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Canada Day in Osborne

We live exactly one block away from Osborne, so we had no excuse not to check out Osborne Street Festival on Canada Day. I ventured out on Friday morning in search of a coffee because Danelle was working, and she’s the coffee expert around here. Before it was even noon, the street was packed. The patios were mostly empty at that point but people of all ages were hanging out listening to music and buying things from the merchants. If nothing else, it’s kind of surreal to see one of Winnipeg’s busiest streets totally shut down for people to walk up and down it and start drinking at noon.

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In my old age of 24 I’m realizing that I’m a total homebody and I really like to have my own space. I get stir crazy too but even then I’d rather go somewhere quiet and peaceful, and Oz Fest was neither of those things. When I was a kid I loved being surrounded by crowds and people. My parents were always looking for that quiet spot on the beach, which is probably why we never went to Grand Beach, but I wanted to rub shoulders with everyone. Things have changed, that’s for sure.

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The thing is, I love festivals. We’re going to Rainbow Trout and Shine On to camp and we’re going to see music at Folk Fest on two days. But the reason I love those, and probably wouldn’t want to go to say, Osheaga, is because my kind of festival has lots of grassy fields to lay and sleep in—maybe a hammock or two and bonus points for a body of water nearby. Osborne Street Festival is really just one giant patio and it’s hot and noisy. I mean it wasn’t horrible, but I think next year, we’ll stick to a friend’s backyard.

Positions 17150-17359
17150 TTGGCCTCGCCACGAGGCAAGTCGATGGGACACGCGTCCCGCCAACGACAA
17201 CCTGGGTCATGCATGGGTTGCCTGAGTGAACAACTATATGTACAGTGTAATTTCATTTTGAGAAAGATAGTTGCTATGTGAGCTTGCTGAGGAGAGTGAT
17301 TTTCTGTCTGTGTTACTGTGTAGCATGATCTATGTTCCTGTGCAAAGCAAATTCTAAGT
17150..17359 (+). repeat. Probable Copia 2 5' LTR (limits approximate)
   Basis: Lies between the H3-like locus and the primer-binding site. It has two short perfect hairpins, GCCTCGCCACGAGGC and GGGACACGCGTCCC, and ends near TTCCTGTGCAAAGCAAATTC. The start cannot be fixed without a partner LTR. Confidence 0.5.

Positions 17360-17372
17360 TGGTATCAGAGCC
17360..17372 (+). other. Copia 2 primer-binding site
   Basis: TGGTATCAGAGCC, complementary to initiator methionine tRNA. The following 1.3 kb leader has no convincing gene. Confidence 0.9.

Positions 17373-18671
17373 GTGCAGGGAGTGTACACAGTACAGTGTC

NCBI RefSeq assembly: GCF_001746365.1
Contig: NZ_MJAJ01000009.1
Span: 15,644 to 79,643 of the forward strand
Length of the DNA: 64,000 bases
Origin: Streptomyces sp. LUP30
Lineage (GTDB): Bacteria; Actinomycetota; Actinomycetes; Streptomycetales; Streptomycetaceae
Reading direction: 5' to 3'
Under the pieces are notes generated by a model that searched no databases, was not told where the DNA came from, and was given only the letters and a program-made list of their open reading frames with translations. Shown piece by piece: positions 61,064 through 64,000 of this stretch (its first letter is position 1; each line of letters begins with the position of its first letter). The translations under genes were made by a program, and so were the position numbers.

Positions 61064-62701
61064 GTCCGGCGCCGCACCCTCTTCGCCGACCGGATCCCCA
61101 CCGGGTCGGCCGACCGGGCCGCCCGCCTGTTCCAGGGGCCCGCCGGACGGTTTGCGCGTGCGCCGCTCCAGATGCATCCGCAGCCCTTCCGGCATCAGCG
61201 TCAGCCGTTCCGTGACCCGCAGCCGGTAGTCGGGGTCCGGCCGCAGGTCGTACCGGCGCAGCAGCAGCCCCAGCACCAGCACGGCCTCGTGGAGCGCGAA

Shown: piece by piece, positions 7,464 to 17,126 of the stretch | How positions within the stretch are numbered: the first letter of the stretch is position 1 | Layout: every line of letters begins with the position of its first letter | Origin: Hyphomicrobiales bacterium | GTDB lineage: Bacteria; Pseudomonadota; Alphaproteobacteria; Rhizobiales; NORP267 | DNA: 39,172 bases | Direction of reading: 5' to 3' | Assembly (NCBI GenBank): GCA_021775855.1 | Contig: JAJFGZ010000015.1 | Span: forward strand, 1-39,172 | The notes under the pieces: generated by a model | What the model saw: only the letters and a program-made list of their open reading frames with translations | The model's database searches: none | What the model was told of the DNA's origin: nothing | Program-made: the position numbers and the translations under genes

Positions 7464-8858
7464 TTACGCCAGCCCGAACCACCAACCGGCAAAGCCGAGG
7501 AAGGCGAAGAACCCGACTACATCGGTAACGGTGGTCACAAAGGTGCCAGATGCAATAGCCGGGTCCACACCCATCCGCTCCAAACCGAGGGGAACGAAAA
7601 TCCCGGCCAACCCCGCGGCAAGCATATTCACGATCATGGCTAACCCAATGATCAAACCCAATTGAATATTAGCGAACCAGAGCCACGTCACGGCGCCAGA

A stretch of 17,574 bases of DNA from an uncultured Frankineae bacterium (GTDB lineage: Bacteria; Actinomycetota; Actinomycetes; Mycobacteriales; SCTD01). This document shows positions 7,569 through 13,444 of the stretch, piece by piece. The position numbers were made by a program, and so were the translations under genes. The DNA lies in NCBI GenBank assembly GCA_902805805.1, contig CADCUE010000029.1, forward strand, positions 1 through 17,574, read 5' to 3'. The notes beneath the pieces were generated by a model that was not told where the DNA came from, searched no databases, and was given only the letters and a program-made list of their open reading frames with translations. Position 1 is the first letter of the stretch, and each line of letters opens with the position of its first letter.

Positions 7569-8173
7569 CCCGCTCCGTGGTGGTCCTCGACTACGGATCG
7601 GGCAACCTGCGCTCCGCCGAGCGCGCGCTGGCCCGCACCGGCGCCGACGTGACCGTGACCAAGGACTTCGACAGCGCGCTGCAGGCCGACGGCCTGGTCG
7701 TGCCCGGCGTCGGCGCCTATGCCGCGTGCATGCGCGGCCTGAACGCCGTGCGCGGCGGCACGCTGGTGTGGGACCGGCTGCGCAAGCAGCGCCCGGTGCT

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We made the best of it. We filled our mugs with gin and ventured out past the field full of bouncy castles, set up strategically next to a hardcore metal band performance. From there we drifted down the packed street and decided to wait in line at the Black Rabbit Bistro patio because there was some live music. The plan was to walk to the Forks, but we didn’t feel like hoofing it. We paid for our $6 Standards and ate our chili cheese dogs and basked in the glamorous regret of it all.

I mean, hey, we had to try it. But the whole thing was so exhausting that I had to escape to my parents’ the next day, which is all the way in St. Andrews and felt beautifully empty and quiet. I’m starting to understand them more, those parents of mine.

By the way, I know a lot of “older” people who party way harder than me, and none of this is meant to be agist. I think maybe crotchety is a better way to describe myself? I’m open to suggestions.

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